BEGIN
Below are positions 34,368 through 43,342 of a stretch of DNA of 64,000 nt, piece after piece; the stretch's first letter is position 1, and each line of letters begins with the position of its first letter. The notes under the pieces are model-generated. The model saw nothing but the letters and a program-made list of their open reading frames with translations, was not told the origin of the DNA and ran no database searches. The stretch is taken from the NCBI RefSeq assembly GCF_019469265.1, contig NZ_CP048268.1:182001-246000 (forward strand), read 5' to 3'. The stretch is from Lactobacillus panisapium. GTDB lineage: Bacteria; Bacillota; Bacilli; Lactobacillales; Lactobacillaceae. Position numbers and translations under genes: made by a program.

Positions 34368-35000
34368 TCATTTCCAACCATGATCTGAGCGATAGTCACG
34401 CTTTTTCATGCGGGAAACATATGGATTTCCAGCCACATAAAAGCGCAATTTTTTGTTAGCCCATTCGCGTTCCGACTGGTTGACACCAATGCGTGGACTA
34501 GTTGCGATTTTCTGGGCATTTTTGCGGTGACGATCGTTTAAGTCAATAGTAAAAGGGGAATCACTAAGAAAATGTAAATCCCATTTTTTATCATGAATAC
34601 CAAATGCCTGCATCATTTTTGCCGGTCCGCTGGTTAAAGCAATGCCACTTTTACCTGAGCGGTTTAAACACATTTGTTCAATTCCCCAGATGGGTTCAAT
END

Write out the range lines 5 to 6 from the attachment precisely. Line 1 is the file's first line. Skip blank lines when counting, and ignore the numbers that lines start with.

34501 GTTGCGATTTTCTGGGCATTTTTGCGGTGACGATCGTTTAAGTCAATAGTAAAAGGGGAATCACTAAGAAAATGTAAATCCCATTTTTTATCATGAATAC
34601 CAAATGCCTGCATCATTTTTGCCGGTCCGCTGGTTAAAGCAATGCCACTTTTACCTGAGCGGTTTAAACACATTTGTTCAATTCCCCAGATGGGTTCAAT